Primary Care and Dental Practice Database
We constructed a database of Medicaid-participating primary and dental care providers in and around Philadelphia. We aggregated providers within office locations for the purposes of geospatial analyses. Primary care providers included physicians, nurse practitioners, and physician assistants. As described in a prior study,17 we used SK&A (2014), a proprietary database, to identify all primary care providers in and near Philadelphia participating in Medicaid. We supplemented this database with provider directories from the Philadelphia-based Medicaid plans and public lists of federally qualified health centers. Practices were contacted by phone to verify their address, the number of practicing clinicians, and each clinician’s full-time equivalent (FTE) workload to calculate an aggregate FTE for each office. Dental care providers consisted of general practice dentists who treated adults. We utilized the 2014 American Dental Association masterfile as the initial file and supplemented it with the National Provider Identifier dentist registry and the Medicaid provider file from Pennsylvania’s Department of Human Services. We defined the number of dental FTEs in a dental office based on the number of offices for which a dentist works.24
Census Tract Primary Care and Dental Care Provider Supply
Using the practice file described previously and population density data from the American Community Survey, we calculated a Medicaid adult population per provider ratio for each Census tract using the 2-step floating catchment area (2SFCA) method to estimate the ratio of Medicaid-enrolled adults per Medicaid-participating provider based on a 5-minute travel time. The 2SFCA method accounts for the providers in and around Philadelphia-based Census tracts and the population around a provider office.24 In addition, the 2SFCA method helps account for the modifiable areal unit problem, or the error introduced into spatial analyses by drawing unit borders and by aggregating units.25 We used ArcGIS 10.3 to account for traffic history and street restrictions in order to accurately measure travel times.
We defined low-provider areas as those with 5 or more contiguous Census tracts in the lowest quintile of supply—the population per provider ratio within a 5-minute travel time of a Census tract.17 Our goal was to identify geographic clusters with lower supply (as opposed to isolated Census tracts that may be adjacent to higher supply areas) to more accurately reflect experiences of patients seeking usual sources of care within and outside of their neighborhood. We utilized a relative instead of absolute measure of supply because there is no agreed-upon definition of the ideal adult population per provider ratio in urban areas for either primary or dental care.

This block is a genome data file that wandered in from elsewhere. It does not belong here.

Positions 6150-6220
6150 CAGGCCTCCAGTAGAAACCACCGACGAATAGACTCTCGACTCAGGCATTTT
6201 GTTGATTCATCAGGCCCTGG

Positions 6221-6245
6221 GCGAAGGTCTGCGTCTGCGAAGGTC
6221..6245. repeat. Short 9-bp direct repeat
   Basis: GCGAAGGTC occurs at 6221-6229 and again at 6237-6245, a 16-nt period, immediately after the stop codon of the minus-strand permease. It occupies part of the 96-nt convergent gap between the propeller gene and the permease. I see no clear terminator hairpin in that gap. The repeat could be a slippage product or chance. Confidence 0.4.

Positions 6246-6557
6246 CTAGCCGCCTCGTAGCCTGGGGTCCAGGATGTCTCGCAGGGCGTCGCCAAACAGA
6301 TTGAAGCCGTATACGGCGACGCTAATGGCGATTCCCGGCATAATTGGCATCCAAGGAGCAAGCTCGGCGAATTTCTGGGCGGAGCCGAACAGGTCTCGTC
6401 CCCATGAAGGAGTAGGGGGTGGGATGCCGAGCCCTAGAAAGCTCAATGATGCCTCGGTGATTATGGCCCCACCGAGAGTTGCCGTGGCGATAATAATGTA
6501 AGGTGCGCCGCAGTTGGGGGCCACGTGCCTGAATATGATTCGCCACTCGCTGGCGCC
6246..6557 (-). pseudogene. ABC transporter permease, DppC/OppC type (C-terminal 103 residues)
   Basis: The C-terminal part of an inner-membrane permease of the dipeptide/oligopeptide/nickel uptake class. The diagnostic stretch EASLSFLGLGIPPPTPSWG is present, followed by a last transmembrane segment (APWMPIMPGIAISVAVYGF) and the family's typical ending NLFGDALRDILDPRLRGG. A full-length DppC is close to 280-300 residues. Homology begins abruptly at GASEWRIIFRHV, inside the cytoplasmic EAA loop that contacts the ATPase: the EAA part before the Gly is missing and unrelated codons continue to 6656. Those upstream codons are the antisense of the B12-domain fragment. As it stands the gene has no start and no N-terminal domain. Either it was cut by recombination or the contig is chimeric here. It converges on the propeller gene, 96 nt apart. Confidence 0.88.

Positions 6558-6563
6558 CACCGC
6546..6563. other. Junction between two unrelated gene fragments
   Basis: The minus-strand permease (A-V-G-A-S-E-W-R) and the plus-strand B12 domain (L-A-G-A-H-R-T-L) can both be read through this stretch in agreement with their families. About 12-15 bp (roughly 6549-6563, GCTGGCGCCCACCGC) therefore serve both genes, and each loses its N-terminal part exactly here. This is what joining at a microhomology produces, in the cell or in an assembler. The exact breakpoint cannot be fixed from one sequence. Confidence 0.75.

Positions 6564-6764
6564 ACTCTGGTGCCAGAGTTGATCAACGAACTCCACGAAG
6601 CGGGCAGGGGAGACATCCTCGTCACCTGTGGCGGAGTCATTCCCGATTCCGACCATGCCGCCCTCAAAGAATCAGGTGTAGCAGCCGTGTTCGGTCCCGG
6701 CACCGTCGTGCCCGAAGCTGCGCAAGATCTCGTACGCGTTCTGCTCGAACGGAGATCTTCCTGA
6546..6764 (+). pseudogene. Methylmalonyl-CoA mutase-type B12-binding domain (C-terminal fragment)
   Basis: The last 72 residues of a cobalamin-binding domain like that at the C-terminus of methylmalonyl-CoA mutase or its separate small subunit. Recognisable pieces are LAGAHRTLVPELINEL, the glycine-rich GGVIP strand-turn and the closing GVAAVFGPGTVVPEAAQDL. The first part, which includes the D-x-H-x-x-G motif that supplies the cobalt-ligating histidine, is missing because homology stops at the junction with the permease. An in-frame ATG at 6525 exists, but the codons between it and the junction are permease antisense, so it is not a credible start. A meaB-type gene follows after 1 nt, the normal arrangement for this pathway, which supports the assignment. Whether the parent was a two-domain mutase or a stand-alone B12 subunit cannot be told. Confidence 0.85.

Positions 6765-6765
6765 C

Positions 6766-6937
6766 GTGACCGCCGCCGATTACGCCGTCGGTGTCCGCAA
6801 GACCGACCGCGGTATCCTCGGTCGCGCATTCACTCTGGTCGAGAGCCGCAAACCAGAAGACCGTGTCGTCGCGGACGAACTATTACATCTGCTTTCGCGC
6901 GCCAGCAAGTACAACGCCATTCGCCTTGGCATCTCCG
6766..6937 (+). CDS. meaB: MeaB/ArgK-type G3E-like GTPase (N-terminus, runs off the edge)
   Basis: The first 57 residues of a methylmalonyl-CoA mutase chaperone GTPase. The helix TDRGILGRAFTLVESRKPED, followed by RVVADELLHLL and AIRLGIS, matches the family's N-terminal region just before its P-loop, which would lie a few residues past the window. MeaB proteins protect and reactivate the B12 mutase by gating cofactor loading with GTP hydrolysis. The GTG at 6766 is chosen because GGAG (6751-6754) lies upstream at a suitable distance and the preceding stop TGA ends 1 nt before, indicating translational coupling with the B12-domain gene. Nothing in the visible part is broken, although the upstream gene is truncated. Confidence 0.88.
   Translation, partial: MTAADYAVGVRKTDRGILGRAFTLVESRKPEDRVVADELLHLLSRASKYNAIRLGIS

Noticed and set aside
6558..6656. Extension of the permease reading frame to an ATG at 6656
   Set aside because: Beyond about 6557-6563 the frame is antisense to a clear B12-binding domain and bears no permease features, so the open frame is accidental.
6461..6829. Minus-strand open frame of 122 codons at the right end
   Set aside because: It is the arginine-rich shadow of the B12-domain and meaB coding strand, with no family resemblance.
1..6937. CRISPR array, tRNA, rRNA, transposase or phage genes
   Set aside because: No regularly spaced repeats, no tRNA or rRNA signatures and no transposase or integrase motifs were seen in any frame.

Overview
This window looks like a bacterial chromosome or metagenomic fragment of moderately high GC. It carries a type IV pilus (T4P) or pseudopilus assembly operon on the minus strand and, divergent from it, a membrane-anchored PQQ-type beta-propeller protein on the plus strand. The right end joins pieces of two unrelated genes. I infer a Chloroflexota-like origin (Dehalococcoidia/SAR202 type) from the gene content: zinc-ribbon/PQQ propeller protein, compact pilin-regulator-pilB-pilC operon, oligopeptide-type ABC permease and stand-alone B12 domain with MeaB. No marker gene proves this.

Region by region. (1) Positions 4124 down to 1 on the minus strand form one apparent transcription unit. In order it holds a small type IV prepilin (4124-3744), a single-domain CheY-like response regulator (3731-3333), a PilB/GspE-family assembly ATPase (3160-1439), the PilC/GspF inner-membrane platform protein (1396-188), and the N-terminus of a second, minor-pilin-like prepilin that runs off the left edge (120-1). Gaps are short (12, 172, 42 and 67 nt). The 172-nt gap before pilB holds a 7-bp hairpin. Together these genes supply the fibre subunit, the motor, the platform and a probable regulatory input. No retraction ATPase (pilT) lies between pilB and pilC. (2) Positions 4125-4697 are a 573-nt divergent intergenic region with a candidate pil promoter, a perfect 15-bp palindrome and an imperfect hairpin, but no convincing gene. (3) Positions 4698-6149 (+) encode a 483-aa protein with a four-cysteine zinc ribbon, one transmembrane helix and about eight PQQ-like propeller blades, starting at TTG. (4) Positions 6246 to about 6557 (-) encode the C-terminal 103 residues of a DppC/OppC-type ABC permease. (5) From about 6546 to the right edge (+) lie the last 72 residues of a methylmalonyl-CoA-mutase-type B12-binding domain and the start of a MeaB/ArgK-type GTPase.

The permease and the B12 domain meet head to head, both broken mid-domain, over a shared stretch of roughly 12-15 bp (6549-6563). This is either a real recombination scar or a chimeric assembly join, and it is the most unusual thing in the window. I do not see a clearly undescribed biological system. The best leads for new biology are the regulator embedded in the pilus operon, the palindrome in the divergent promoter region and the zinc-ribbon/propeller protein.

For all analyses, we evaluated primary and dental care access separately. We assessed whether living in a low-provider supply area for primary or dental care was associated with having a usual source of primary or dental care, respectively. We used multivariable logistic regression models clustered at the level of Census tracts adjusting for age, gender, race/ethnicity, self-rated health, educational attainment, and employment status. In an additional analysis, we used the aforementioned models but changed the exposure of primary care and dental care supply to continuous measures of adult population per provider ratios. As a sensitivity analysis, we used 10-minute travel times to define supply. A 2-sided P <.05 was considered statistically significant. All analyses were carried out using Stata version 14.0 (StataCorp, LLP; College Station, Texas).
Of 1000 contacted individuals, 312 completed the survey. Among respondents, 168 reported being enrolled in Medicaid and were previously uninsured. These individuals (Table 1) were predominantly female (60.1%), 45 years or older (67.9%), African American (65.5%), and non-Hispanic (86.3%). A total of 59.5% had a high school education or less, and few (35.1%) were employed full time or part time. The majority (78.0%) reported having good to excellent health.
Within the study cohort, 112 of 168 (66.7%) had a usual source of primary care and 71 of 168 (42.3%) had a usual source of dental care. Those with a usual source of primary and dental care did not differ significantly from those without a usual source based on their sociodemographic characteristics. However, those with a usual source of dental care were more likely to have better self-reported health (excellent, very good, good) compared with respondents without a usual source of dental care (63/71 [88.7%] vs 56/84 [66.7%], respectively; P = .001). For primary care, there were no significant differences in self-reported health (P = .56).
Table 2 shows the unadjusted and adjusted associations between the supply of providers for respondents’ Census tracts and respondents’ identification of a usual source of primary and dental care. Individuals living in lower-supply areas were as likely to identify a usual source of primary or dental care as those living in higher-supply areas. These findings were no different when supply was modeled as a continuous variable (adult population per provider ratio) or when using 10-minute travel times.
In this study of new Medicaid beneficiaries from Philadelphia, we report 3 key findings. First, only 66.7% of our respondents identified a usual source of primary care, whereas nationally 78% did in 2016.26 Second, only 42.3% identified a usual source of dental care, whereas nationally 64% did during a comparable time period. Third, the supply of nearby providers was not associated with a higher or lower likelihood of identifying a usual source of primary or dental care.